There are a number of problems to be addressed when designing a tracked vehicle product. It is desirable to maintain the gearing ratio of existing treaded wheel vehicles so that vehicle speed is similar in the converted vehicle. It is also desirable to reduce unwanted stresses on the vehicle axle and related components. It is also desirable to provide ample ground clearance adjacent to a track system. It is also desirable to maintain a vehicle height where the vehicle axle and attachment devices such as three-point hitches are located within standard working height ranges. It is also desirable to provide neutral rotational torque to a track system under various driving load of the tracked vehicle.

In operation, some tracked assemblies pivot about the vehicle axle in order to conform to ground features as the vehicle travels. Another technical hurdle with tracked vehicle designs is a tendency for the tracks to rotate 360 degrees back around the axle upon hitting a large change in ground features such as hole or a sharp rise, etc. Further, in configurations where tracked assemblies pivot about the vehicle axle, the pulling of heavy loads tends to cause the tracked assemblies to heel back onto the rear of the tracked assembly thus reducing a contact area of the tracked assembly with the ground.

What is needed is a track system that can be interchanged with a wheel on a conventional treaded wheel vehicle. What is also needed is a track system that is inexpensive to manufacture, and addresses technical/operational hurdles including, but not limited to those listed above.

BRIEF DESCRIPTION OF THE DRAWINGS

FIG. 1 shows an isometric view of one example of a ground engaging vehicle according to the prior art.

FIG. 2 shows a side view of a track assembly according to an embodiment of the invention.

FIG. 3 shows an isometric view of a track assembly according to an embodiment of the invention.

FIG. 4 shows another isometric view of a track assembly according to an embodiment of the invention.

FIG. 5 shows a cross section view of a track assembly according to an embodiment of the invention.

FIG. 6 shows a side view of a drive wheel according to an embodiment of the invention.

FIG. 7 shows an isometric view of a portion of a drive wheel according to an embodiment of the invention.

FIG. 8 shows an isometric view of a portion of another drive wheel according to an embodiment of the invention.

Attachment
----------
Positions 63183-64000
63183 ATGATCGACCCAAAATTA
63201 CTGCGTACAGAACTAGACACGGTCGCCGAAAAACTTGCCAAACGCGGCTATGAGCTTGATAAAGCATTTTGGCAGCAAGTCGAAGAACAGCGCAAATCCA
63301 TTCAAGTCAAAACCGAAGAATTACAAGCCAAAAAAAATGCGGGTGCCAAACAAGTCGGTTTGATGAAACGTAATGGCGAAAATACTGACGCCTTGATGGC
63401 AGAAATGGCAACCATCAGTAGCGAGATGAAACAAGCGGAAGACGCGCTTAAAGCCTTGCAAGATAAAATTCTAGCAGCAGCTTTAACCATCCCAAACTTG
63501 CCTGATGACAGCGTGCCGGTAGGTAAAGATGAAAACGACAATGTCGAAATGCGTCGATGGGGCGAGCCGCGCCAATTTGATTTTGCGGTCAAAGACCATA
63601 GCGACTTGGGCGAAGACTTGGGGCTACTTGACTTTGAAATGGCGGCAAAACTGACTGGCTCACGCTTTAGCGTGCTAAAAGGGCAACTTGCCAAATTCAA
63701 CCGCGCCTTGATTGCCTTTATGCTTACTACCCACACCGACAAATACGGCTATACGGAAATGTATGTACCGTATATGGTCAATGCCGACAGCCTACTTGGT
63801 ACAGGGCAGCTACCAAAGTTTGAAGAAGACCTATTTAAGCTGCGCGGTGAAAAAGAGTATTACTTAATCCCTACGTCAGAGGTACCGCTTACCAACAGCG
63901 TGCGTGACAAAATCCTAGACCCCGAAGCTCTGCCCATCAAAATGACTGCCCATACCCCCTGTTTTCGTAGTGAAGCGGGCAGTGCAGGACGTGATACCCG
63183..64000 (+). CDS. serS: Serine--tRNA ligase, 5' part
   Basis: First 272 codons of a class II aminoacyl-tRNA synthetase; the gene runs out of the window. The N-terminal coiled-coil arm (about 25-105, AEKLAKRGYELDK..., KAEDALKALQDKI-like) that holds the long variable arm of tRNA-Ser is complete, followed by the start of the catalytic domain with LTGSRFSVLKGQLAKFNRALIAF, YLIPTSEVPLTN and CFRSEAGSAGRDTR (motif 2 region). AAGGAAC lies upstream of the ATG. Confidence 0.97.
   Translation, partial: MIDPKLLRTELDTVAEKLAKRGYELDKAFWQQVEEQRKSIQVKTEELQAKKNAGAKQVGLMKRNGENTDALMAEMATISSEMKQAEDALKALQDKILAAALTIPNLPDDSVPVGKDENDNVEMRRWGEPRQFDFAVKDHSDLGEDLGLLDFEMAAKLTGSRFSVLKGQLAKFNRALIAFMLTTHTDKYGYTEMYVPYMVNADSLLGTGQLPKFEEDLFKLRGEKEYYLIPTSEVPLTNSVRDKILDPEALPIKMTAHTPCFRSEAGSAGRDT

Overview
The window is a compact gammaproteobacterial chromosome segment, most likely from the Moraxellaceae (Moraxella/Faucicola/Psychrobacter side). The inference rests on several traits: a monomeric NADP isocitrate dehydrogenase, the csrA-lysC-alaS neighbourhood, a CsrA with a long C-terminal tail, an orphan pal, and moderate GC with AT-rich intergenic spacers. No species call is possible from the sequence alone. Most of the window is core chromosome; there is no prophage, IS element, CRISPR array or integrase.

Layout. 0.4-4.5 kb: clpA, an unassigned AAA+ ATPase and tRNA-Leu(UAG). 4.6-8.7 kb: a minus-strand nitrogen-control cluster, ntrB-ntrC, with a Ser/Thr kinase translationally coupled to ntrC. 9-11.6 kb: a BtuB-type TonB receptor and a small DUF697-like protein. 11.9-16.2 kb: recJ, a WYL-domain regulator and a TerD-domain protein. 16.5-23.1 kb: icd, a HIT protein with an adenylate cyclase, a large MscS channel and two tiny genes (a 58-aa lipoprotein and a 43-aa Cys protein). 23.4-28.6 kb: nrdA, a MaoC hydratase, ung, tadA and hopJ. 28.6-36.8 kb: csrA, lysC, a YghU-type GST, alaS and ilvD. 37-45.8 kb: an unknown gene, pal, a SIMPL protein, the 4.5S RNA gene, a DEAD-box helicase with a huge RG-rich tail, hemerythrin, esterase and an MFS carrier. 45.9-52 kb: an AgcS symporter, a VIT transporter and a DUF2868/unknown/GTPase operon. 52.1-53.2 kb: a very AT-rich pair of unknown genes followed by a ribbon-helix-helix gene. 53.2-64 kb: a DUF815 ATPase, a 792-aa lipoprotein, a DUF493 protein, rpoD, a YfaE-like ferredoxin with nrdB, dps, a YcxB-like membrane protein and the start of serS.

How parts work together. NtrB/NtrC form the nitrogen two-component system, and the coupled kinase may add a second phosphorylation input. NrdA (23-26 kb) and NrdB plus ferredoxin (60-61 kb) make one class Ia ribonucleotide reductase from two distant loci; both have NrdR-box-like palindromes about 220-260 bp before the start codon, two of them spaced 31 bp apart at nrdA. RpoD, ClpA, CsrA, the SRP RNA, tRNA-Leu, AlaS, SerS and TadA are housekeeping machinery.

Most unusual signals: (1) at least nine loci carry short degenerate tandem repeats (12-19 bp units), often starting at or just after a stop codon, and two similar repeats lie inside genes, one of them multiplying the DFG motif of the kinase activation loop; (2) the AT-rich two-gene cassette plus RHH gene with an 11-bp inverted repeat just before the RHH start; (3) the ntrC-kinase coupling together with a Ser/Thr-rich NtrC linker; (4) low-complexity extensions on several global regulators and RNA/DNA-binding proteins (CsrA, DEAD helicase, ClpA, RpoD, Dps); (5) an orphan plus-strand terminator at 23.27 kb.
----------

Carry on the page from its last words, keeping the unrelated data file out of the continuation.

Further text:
FIG. 9A shows an isometric view of a portion of another drive wheel according to an embodiment of the invention.

FIG. 9B shows an isometric view of a portion of a drive wheel and track portion according to an embodiment of the invention.

FIG. 10A shows an isometric view of a track assembly according to an embodiment of the invention.

FIG. 10B shows an end view of a track assembly according to an embodiment of the invention.

FIG. 10C shows another isometric view of a track assembly according to an embodiment of the invention.

FIG. 11 shows an isometric view of one example of a ground engaging vehicle according to an embodiment of the invention.

DETAILED DESCRIPTION

In the following detailed description, reference is made to the accompanying drawings which form a part hereof, and in which is shown, by way of illustration, specific embodiments in which the invention may be practiced. In the drawings, like numerals describe substantially similar components throughout the several views. These embodiments are described in sufficient detail to enable those skilled in the art to practice the invention. Other embodiments may be utilized and structural, logical changes, etc. may be made without departing from the scope of the present invention. Although the following description uses an agricultural tractor to illustrate embodiments of the present invention, one of ordinary skill in the art, having the benefit of the present disclosure will recognize that track assemblies and methods described below can be used with a number of ground engaging vehicles apart from agricultural tractors.

FIG. 1 shows an example of a ground engaging vehicle 100. In one embodiment, the ground engaging vehicle 100 includes an agricultural tractor, although the invention is not so limited. FIG. 1 further shows a vehicle body 110 with an operator cab portion 112. Other embodiments of tractors without cab portions are also within the scope of the invention. A number of front wheels 120 are shown, and a number of rear wheels 130 are shown. Examples of agricultural tractors includes two wheel drive tractors, four wheel drive tractors, articulated tractors, etc. In one embodiment, the ground engaging vehicle 100 is capable of mounting multiple wheels on each side of an axle as shown in FIG. 1. The ground engaging vehicle 100 is shown in a common ground working operation, pulling an implement 140, such as a plow.